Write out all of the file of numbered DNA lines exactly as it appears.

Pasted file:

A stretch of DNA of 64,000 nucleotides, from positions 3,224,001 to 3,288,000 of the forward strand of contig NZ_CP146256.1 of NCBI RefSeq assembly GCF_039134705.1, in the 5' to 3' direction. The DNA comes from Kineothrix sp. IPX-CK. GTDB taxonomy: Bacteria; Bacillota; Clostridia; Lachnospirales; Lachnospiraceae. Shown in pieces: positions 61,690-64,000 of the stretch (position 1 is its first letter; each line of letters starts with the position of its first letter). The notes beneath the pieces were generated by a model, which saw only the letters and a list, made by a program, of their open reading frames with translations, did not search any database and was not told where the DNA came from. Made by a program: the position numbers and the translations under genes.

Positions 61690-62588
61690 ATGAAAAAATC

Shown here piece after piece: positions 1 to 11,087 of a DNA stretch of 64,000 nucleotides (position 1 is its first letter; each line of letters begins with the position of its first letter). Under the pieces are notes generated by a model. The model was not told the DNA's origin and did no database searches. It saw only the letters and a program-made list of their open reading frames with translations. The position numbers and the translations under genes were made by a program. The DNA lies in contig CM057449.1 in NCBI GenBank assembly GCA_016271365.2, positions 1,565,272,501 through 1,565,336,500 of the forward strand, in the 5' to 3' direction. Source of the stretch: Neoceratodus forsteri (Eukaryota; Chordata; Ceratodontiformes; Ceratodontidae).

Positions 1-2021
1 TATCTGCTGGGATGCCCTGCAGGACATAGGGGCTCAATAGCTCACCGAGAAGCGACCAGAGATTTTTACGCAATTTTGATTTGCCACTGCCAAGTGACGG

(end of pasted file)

A stretch of DNA of 64,000 nucleotides, from positions 3,224,001 to 3,288,000 of the forward strand of contig NZ_CP146256.1 of NCBI RefSeq assembly GCF_039134705.1, in the 5' to 3' direction. The DNA comes from Kineothrix sp. IPX-CK. GTDB taxonomy: Bacteria; Bacillota; Clostridia; Lachnospirales; Lachnospiraceae. Shown in pieces: positions 61,690-64,000 of the stretch (position 1 is its first letter; each line of letters starts with the position of its first letter). The notes beneath the pieces were generated by a model, which saw only the letters and a list, made by a program, of their open reading frames with translations, did not search any database and was not told where the DNA came from. Made by a program: the position numbers and the translations under genes.

Positions 61690-62588
61690 ATGAAAAAATC

Shown here piece after piece: positions 1 to 11,087 of a DNA stretch of 64,000 nucleotides (position 1 is its first letter; each line of letters begins with the position of its first letter). Under the pieces are notes generated by a model. The model was not told the DNA's origin and did no database searches. It saw only the letters and a program-made list of their open reading frames with translations. The position numbers and the translations under genes were made by a program. The DNA lies in contig CM057449.1 in NCBI GenBank assembly GCA_016271365.2, positions 1,565,272,501 through 1,565,336,500 of the forward strand, in the 5' to 3' direction. Source of the stretch: Neoceratodus forsteri (Eukaryota; Chordata; Ceratodontiformes; Ceratodontidae).

Positions 1-2021
1 TATCTGCTGGGATGCCCTGCAGGACATAGGGGCTCAATAGCTCACCGAGAAGCGACCAGAGATTTTTACGCAATTTTGATTTGCCACTGCCAAGTGACGG